The Weekly Review

Chris Bowler recently returned from a break to continue writing his weekly newsletter, The Weekly Review.

He describes it on his sign up page better than I can:

What’s in this digital ball of goodness? It features at least one full length article from yours truly, along with various choice links to content I’ve enjoyed, my fave tweets of the week, plus a review or two (software, books, beer & coffee). Witty commentary included. It’s a value added newsletter, see?

What do I read and write about? Things that I hope will make me a better person, better at what I do with my time. Creativity, faith, and making the most of the gifts I’ve been given. How to be disciplined, how to grow in Christ. If those types of things are of interest to you, I think we’ll get on just fine!

His newsletter has been my favorite thing to read on the internet each week since I subscribed a year ago. He recently took a few weeks off to refocus, and it has been even better since the break.

The weekly article used to mainly focus on work productivity, but he now shares ways to grow more into a deeper relationship with Christ in today’s new digital world.

Most of my online reading centers around people complaining about Apple, so having a weekly break to read about something that actually matters on the internet is both helpful and refreshing.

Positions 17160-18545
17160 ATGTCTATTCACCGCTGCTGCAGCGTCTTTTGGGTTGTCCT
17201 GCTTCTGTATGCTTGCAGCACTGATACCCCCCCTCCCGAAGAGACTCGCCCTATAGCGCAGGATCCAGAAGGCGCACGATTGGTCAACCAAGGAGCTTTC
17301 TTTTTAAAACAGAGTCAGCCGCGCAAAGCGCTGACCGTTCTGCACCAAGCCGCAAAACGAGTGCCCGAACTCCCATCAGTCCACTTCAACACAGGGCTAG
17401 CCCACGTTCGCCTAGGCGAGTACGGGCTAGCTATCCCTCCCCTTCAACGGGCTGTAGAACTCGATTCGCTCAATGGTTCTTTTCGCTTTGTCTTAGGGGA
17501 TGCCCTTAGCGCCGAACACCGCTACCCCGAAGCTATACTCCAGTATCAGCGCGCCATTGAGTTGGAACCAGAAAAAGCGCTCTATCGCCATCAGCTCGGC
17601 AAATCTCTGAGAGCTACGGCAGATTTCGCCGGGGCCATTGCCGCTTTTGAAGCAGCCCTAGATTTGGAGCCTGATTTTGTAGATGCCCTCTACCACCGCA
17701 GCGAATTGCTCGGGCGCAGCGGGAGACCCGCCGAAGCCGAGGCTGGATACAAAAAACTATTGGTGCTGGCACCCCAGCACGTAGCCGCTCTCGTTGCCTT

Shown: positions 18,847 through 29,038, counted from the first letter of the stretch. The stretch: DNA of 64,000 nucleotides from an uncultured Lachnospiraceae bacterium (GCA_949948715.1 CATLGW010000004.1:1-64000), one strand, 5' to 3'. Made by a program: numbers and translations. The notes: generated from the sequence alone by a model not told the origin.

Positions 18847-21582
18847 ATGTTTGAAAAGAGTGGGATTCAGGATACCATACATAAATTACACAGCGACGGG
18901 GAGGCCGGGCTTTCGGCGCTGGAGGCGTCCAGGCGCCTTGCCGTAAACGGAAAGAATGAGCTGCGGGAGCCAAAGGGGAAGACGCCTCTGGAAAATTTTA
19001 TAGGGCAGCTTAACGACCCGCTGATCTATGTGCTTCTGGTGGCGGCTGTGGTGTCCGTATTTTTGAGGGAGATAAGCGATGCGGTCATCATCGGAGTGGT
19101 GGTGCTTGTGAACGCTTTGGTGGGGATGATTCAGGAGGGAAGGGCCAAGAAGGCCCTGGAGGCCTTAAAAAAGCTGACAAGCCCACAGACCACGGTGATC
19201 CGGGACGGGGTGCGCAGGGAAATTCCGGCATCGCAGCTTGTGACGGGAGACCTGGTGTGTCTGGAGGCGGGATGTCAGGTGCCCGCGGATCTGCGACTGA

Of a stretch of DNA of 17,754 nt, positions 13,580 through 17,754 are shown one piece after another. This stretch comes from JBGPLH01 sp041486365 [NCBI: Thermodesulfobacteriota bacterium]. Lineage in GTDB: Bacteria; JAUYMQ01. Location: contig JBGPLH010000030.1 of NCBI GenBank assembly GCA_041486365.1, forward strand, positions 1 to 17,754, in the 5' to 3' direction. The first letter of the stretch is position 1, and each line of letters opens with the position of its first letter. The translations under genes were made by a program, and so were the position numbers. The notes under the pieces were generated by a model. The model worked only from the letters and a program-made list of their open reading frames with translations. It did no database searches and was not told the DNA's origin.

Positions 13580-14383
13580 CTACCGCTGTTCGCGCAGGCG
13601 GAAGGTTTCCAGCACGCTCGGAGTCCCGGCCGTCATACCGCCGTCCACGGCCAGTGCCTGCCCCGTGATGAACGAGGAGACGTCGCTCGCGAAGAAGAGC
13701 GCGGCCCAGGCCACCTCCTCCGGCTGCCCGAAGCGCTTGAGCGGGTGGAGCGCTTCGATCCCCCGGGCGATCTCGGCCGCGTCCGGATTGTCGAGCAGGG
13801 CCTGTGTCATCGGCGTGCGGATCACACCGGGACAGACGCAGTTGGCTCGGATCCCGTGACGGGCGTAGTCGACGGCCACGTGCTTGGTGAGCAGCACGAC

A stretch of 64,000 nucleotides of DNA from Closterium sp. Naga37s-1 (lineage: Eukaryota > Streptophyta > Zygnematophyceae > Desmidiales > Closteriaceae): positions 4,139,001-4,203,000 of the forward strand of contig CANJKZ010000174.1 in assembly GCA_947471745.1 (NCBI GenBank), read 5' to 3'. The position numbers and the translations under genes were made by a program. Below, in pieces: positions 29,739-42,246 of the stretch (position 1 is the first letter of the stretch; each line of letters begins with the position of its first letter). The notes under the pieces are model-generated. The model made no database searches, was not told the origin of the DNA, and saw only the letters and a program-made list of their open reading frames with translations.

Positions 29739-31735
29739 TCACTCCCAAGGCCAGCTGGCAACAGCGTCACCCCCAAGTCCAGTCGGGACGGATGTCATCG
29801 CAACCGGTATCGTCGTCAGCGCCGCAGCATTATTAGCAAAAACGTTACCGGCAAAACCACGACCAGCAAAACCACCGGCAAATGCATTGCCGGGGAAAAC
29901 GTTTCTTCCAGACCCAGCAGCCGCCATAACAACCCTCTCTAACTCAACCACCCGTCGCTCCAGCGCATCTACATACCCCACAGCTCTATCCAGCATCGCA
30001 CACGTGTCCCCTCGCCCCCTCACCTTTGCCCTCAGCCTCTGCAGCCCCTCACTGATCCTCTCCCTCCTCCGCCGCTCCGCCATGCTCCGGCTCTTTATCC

In addition to the main article, the links and (especially) the tweets that he shares are always worth a read.

The last section that is included every week is a review of something. More times than not, this is a review of either coffee or craft beer. Since he is in Canada, the drinks he talks about are usually not available to me here in Oklahoma; as someone who enjoys good coffee and beer a bit too much, I do enjoy reading about someone else’s experience with them.

The topics that Chris covers in The Weekly Review align closely with my interests, but it is the quality of his writing that keeps me reading every week. You should go sign up here and give it a shot. I don’t think you will be disappointed.

The new MacBook Pro is kind of great for hackers’ →

Adam Geitgey:

But in some ways, the new MacBook Pro is the most techy and expandable laptop Apple has ever made. They are trusting their pro users to wade into murky USB-C waters in search of the holy grail of a universal, open standard for moving data and power between devices.

I’m not here to change your mind about the MacBook Pro. Yes, it’s probably too expensive and more RAM is better than less RAM. But everyone posting complaints without actually using a MBP for a few weeks is missing out on all the clever things you can do because it is built on USB-C. Over the past week or two with a new MacBook Pro (15in, 2.9ghz, TouchBar), I’ve been constantly surprised with how USB-C makes new things possible. It’s a kind of a hacker’s dream.